Attorney-at-Law

TRUST FUNDS ARE A GRAEV MATTER

In Uncategorized on 01/21/2020 at 16:05

Judge Albert G (“Scholar Al”) Lauber is diligently sifting the silt that Graev unleashed upon an unsuspecting world, and today turns his attentions to the TFRPs, the hundred-percent chops for responsible persons who behave irresponsibly and finance their businesses with the withholding from payroll.

Apparently, David J. Chadwick, 154 T. C. 5, filed 1/21/20, is one such. IRS wants to chop Dave for a bunch from each of his two wholly-owned LLCs. A serious deliciton, to be sure, but is it Graeven in stone that a Boss Hoss is required to sign off prior to the Letter 1153?

Yup.

“Section 6751(b)(1) provides that “’[n]o penalty under this title’–that is, no penalty under the Code—’shall be assessed unless the initial determination of such assessment’ receives the requisite supervisory approval.  Section 6672(a), which authorizes the assessment of TFRPs, provides that a responsible person who fails to collect or pay over any tax ‘shall, in addition to other penalties provided by law, be liable to a penalty equal to the total amount of the tax evaded, or not collected, or not accounted for and paid over.’  The plain text of section 6672(a) indicates that a TFRP is a ‘penalty’ under the Code.” 154 T. C. 5, at pp. 11-12 (footnote omitted).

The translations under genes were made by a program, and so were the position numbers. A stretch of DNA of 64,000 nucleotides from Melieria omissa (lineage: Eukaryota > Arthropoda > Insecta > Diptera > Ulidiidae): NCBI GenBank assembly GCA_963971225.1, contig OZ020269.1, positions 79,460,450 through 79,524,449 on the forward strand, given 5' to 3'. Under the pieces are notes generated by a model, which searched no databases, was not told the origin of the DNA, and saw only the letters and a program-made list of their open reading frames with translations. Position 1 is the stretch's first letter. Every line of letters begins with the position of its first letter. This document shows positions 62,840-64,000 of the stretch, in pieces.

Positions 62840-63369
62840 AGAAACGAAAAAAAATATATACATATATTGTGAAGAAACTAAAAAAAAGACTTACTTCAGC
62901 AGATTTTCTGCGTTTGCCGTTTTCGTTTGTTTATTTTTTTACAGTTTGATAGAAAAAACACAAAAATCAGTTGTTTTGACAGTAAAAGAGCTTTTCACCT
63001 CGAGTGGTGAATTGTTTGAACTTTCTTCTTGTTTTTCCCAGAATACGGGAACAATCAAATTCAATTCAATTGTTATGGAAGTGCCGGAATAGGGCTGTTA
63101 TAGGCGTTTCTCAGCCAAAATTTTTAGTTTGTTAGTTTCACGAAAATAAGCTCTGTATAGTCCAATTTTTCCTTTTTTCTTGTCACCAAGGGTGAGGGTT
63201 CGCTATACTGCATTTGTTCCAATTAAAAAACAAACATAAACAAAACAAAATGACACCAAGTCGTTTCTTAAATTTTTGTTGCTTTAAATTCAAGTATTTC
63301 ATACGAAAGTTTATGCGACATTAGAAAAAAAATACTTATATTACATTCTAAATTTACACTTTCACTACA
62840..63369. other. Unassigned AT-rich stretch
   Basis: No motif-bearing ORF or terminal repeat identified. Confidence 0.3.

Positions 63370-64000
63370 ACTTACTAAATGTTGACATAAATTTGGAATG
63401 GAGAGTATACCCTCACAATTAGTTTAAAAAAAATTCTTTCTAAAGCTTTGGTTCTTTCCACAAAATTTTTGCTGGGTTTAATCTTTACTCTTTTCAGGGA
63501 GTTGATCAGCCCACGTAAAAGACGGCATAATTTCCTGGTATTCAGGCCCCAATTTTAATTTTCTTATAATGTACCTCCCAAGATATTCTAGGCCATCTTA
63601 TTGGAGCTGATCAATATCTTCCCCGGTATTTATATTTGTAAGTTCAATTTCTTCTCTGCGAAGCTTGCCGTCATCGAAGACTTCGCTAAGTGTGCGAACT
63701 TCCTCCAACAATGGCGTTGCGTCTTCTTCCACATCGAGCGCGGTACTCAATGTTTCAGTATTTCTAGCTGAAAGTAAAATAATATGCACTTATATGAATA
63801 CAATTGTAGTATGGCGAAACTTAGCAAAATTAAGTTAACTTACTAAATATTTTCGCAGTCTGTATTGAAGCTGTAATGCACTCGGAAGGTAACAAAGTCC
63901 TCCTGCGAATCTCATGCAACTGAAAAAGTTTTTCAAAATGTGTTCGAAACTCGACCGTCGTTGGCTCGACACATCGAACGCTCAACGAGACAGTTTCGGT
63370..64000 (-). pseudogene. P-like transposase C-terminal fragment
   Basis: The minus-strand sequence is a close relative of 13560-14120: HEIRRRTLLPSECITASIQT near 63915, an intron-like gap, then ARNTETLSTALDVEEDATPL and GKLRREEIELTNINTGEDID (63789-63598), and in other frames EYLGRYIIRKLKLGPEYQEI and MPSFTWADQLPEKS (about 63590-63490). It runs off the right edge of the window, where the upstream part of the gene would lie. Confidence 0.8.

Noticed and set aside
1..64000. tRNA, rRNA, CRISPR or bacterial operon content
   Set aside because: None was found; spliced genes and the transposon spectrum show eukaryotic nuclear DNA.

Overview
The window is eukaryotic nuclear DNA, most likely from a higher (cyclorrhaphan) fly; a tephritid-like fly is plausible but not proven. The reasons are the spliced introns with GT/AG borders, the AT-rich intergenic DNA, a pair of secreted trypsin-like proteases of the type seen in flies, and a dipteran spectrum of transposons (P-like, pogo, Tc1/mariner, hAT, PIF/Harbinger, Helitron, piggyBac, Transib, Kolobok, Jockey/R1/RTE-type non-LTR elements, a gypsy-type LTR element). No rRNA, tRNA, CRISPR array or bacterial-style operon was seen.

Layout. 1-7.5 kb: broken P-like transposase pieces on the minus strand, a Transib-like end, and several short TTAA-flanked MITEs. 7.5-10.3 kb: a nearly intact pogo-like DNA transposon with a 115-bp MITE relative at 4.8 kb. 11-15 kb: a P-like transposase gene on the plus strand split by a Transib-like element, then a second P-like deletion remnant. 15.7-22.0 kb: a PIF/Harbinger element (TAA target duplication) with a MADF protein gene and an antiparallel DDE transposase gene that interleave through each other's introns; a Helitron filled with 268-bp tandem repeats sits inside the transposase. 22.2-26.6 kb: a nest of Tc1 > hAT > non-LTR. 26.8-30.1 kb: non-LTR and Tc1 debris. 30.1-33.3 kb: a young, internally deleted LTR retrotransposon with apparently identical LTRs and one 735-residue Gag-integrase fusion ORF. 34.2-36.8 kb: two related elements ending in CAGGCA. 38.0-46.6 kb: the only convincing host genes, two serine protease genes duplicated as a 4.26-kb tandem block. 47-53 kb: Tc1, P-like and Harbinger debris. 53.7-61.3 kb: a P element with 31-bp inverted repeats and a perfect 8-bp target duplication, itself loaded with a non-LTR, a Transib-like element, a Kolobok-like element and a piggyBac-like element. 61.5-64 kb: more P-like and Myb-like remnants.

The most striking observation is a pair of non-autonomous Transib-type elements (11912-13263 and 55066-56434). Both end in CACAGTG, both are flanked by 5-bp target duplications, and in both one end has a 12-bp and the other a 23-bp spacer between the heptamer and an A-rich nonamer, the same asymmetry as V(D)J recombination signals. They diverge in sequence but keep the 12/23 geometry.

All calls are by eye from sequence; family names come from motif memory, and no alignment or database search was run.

Now we all know IRS can collect only once. If the LLCs have money and pay, Dave is off the hook. So isn’t the TFRP really a tax? No, because it only applies to responsible persons who willfully fail to pay. And Section 6671 just says the chops are to be collected as if such penalties were taxes; that doesn’t make them taxes.

And when it comes to “as if”, Judge Scholar Al is a true disciple of the early Twentieth Century philosopher Hans Vaihinger. See my blogpost “Als Ob,” 11/22/16.

But IRS has learned from hard experience, and produces Forms 4183s from the appropriate Boss Hosses prior to the Letters 1153 hitting the postbox.

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